CAIRO — Anti-government protesters, including supporters of ousted Islamist President Mohamed Morsi, allegedly set fire to at least one building at Egypt's venerable Azhar University Saturday.
According to reports by Reuters news agency and state media, one student was killed when Muslim Brotherhood supporters clashed with Egyptian police at the school's Cairo campus.
Workers used fire extinguishers to douse a blaze inside an office at the Azhar University School of Commerce Saturday. The facade of the structure and at least half a dozen offices were gutted by fires that appeared to have been deliberately set.
Police arrested at least 60 alleged Islamists after the fire.
The dean of the school of commerce tries to assure students that exams will go ahead as scheduled.
Witnesses, however, say the fires forced their cancellation at the school of commerce, although exams in other departments have continued.
Some students loyal to former President Mohamed Morsi have called for a boycott of exams this month at Azhar University and have frequently protested on the campus.
Saturday, police fired tear gas at protesters on the campus. An interior ministry spokesman told state TV that police were trying to prevent anyone from disrupting exams.
He urges students to respect exam schedules and head directly to their assigned exam rooms. He stresses that police are trying to protect the exam process and maintain order.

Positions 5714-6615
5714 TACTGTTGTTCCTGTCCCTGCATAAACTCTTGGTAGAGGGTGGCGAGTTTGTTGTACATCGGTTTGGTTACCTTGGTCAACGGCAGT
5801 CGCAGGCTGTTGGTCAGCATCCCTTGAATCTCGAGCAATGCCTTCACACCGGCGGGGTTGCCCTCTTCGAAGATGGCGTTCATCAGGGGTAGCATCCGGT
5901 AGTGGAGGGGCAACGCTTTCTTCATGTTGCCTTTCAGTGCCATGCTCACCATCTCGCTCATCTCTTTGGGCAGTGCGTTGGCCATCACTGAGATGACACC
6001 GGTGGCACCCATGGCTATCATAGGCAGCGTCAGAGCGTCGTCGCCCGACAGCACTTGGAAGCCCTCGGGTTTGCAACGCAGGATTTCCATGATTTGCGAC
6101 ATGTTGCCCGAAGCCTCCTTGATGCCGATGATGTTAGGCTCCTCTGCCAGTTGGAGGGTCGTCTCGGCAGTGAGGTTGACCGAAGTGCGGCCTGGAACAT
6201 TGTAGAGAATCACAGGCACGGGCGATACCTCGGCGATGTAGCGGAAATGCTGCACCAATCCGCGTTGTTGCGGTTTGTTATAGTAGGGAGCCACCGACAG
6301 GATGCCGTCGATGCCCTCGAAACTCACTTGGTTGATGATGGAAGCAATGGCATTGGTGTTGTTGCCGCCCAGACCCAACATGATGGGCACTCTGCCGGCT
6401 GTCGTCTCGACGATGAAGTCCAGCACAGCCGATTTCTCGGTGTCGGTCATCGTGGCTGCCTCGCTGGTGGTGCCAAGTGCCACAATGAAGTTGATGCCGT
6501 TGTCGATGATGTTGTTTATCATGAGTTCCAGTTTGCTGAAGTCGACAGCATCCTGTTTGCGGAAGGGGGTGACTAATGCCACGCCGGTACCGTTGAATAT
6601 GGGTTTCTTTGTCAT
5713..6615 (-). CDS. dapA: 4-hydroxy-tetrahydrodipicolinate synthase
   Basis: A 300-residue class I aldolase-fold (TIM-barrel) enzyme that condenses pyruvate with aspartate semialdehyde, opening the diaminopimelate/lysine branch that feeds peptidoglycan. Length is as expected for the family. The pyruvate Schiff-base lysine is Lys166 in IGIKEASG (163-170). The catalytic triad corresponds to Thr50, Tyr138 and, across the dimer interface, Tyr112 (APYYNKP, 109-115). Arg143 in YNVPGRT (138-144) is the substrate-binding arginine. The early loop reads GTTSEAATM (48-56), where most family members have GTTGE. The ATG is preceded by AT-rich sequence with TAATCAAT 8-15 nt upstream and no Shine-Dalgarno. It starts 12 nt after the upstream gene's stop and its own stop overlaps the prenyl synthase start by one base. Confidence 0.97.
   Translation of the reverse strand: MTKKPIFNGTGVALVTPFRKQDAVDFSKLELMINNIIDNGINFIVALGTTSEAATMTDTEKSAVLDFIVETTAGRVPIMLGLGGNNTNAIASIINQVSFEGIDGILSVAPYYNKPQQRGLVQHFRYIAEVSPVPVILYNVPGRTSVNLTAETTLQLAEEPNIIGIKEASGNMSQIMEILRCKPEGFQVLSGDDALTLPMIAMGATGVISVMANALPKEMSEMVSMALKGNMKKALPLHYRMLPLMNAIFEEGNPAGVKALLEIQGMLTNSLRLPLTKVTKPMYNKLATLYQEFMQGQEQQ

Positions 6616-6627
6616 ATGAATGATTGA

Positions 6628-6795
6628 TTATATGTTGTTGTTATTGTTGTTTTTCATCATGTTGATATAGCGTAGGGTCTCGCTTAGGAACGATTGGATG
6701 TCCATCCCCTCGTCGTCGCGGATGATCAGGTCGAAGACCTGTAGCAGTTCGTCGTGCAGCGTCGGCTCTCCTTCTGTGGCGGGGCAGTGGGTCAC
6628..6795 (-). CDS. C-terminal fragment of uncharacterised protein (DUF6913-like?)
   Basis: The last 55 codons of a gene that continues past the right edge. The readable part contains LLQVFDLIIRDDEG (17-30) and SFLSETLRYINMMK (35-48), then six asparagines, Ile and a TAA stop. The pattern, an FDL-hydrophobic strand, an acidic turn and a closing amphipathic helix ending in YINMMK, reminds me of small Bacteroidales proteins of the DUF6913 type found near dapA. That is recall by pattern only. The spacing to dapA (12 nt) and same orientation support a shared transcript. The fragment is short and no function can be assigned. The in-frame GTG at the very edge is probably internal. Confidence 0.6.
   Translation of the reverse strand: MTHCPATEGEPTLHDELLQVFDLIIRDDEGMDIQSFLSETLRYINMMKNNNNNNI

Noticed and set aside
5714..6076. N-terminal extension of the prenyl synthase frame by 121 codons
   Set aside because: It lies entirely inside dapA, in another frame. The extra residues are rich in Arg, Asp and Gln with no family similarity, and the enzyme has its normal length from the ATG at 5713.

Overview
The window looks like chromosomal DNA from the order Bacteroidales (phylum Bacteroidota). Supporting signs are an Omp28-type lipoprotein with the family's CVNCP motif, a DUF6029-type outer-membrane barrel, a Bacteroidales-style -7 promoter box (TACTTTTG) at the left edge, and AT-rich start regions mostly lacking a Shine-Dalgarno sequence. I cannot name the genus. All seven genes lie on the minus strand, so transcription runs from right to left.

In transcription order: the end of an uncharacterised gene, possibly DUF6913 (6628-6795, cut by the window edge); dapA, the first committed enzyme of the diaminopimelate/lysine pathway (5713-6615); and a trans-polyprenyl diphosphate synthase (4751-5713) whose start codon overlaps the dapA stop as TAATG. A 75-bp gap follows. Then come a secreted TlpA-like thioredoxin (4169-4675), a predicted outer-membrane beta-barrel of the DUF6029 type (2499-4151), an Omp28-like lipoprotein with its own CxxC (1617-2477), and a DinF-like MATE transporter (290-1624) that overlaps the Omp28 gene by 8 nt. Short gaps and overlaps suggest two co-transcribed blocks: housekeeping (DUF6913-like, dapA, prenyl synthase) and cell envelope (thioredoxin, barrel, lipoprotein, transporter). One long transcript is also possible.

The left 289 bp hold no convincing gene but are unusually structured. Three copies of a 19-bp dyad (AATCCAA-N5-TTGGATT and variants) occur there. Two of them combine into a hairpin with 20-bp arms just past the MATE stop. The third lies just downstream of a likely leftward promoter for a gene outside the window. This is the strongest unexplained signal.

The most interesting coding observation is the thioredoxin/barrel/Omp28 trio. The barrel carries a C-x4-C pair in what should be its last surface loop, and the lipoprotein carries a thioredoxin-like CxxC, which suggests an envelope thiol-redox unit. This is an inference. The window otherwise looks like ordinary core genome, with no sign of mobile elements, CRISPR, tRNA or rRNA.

The head of the Islamist Salafi Nour Party, Younes Makhnoun, told the Saudi-owned al-Arabiya TV that the Muslim Brotherhood is “resorting to violence at the university level, because they have lost the support of the people and have few cards left to play.” His group no longer supports the Brotherhood.
Makhnoun accused the Brotherhood of trying "to scuttle the constitutional referendum because if there is a majority 'yes' vote, it will officially de-legitimize their own ousted government.”
Former Arab League Secretary General Amr Moussa, who heads the committee that drafted the new constitution, urged young people Saturday to turn out for the referendum sheduled for January 14 and 15.
He tells them to vote in numbers to approve the constitution by the highest possible margin, so that the political transition can go ahead, allowing the election of a new president and parliament. This, he says, will allow Egypt to overcome the current conflict.
Egypt's army-installed interim government declared the Muslim Brotherhood a “terrorist organization” this past week. That allows police to arrest its supporters participating in protests or those who finance operations of the group.